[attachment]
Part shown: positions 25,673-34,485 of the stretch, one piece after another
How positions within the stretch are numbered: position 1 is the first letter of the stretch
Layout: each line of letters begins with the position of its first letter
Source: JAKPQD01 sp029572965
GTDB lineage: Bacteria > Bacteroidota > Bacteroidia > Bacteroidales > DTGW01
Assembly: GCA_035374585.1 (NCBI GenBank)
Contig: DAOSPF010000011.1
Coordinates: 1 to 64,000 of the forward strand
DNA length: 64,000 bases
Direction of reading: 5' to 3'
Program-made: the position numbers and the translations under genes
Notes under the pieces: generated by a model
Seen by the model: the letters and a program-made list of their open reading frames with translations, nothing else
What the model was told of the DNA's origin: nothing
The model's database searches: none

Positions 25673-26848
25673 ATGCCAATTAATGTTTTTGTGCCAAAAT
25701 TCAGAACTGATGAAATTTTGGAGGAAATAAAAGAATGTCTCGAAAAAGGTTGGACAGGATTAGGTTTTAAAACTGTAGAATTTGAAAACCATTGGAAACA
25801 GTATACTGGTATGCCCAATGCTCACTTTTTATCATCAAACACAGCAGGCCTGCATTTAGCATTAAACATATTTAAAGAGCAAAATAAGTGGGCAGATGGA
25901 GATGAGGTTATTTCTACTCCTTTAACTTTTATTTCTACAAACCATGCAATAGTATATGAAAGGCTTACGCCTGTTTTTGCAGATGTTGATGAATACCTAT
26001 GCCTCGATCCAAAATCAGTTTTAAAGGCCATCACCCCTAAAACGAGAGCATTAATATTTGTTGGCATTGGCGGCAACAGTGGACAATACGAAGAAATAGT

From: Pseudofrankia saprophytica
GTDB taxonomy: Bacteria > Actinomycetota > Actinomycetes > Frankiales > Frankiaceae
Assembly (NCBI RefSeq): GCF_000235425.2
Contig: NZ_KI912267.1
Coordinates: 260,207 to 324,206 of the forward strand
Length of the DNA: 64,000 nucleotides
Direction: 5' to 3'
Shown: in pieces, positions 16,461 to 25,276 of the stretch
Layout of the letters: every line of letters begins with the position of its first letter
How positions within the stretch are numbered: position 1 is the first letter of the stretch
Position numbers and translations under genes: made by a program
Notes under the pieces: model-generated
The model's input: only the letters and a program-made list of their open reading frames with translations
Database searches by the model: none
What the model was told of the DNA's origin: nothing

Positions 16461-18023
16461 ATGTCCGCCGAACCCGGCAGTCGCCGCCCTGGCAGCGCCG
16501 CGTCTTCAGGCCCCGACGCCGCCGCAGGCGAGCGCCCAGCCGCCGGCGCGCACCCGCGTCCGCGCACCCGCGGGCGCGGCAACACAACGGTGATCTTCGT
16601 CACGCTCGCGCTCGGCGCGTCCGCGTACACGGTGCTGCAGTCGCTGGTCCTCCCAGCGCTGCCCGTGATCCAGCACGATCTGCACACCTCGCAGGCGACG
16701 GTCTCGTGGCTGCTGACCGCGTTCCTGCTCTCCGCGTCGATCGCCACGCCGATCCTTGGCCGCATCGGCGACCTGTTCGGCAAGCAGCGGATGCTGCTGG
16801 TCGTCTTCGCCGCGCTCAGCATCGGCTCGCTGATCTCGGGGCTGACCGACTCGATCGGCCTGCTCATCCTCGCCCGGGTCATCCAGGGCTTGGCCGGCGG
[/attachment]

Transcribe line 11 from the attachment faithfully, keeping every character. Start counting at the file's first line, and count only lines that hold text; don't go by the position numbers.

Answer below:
Program-made: the position numbers and the translations under genes